As an immigrant to St. Louis, Khanh explains that for international students like herself, there are still many obstacles. However, the issue is not specific to St. Louis - it applies to all international students in the United States. It is difficult for these students to find jobs, receive visa sponsorships, and adapt to American culture - there are so many challenges to overcome. By spreading awareness and developing partnerships within the community on both the public and private levels, programs like the Mosaic Project strive to combat these challenges, working to attract and retain more foreign-born individuals to the region and helping them achieve success.

    In terms of the future, Khanh wants to continue improving the lives of the people around her, and encouraging the expansion of immigrant communities in St. Louis. “Because I’m working so much with the Mosaic Project and Enliven that share the same philosophy of how to make people enjoy their lives more,” she explains. “It is  kind of stuck in me to go out and say to people ‘where are you from’ or ‘is there any way I could help you’ to help their lives personally and professionally.”

    While she does not feel a huge presence of a Vietnamese community in St. Louis, whether in the international student communities or in the business sector, Khanh involves herself as much as possible with the overall Asian-American community. “I don’t want to limit myself to just the Vietnamese community, I want to expand that network to people from other Asian countries and regional groups rather than just one ethnic group,” she says. Even though she says it would be nice to meet more Vietnamese people in the city, she also wants to see more successful Asian-Americans in general. “I want to tell my family and friends in Vietnam - and around the United States - that St. Louis may seem small to them, but it has great successful people from all over Asia - Malaysia, China, Singapore - and they are all great people doing great things in St. Louis. That is what I want to showcase.”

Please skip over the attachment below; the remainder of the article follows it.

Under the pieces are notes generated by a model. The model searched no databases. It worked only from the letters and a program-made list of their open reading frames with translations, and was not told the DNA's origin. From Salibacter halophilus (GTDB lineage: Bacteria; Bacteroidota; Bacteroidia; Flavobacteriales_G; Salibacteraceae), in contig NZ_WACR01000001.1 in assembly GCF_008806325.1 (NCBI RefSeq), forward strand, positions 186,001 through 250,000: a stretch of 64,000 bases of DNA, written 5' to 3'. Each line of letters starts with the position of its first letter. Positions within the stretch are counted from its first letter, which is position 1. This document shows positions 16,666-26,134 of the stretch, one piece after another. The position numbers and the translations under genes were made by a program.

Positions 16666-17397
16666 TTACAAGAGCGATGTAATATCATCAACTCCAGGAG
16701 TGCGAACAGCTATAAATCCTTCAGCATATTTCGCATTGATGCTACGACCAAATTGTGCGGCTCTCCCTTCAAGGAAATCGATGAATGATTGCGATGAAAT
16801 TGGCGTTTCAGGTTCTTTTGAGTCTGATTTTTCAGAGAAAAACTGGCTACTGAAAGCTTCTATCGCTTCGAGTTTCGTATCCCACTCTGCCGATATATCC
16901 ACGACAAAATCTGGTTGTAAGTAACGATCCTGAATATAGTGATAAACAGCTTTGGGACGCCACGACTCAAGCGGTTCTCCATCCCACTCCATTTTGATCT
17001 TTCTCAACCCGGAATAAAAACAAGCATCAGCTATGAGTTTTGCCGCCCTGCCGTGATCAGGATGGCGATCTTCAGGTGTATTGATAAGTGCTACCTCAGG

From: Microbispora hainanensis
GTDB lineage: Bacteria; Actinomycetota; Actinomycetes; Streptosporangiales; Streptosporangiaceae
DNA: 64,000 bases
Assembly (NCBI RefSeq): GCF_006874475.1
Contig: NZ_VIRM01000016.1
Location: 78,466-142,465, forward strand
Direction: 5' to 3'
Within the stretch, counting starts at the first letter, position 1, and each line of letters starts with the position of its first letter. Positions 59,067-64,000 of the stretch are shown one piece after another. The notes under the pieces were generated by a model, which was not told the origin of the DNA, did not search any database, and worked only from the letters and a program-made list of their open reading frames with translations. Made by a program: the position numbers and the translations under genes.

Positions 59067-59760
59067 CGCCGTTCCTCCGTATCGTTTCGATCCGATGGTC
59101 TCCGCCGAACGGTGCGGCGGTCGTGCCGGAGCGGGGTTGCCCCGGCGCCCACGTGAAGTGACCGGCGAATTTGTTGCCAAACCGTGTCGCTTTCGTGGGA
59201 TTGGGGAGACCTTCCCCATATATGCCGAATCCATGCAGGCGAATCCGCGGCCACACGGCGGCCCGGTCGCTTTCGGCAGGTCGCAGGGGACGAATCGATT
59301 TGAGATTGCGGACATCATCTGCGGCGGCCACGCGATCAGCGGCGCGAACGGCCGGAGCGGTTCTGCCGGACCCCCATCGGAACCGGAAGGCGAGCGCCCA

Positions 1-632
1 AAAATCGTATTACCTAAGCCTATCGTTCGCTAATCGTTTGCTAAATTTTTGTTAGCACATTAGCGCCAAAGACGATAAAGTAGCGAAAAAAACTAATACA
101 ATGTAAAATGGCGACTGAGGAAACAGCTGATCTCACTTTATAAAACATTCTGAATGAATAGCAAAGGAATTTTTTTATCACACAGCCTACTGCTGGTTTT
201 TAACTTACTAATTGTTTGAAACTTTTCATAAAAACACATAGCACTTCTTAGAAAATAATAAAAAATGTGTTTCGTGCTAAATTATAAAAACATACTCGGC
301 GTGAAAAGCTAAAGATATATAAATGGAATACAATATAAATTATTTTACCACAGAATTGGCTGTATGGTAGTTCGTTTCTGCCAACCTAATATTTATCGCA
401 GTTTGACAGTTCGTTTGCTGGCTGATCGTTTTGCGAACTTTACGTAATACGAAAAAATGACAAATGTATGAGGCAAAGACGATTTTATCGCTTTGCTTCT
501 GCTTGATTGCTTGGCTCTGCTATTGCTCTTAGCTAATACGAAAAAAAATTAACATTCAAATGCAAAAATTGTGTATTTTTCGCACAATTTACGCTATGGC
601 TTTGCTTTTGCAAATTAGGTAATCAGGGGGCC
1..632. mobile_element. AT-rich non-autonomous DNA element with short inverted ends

Overall, Khanh cannot speak more highly of the St. Louis community and her experiences in the region thus far, and for anyone who is considering coming to the United States, she encourages people to take a chance on St. Louis, just as she did a few years ago. “The city has hidden charms,” she says. “It’s like if you love someone, you find the hidden beauty. You will slowly fall in love with it at any time and you don’t even recognize it, and you’re left thinking “oh, I love this city.”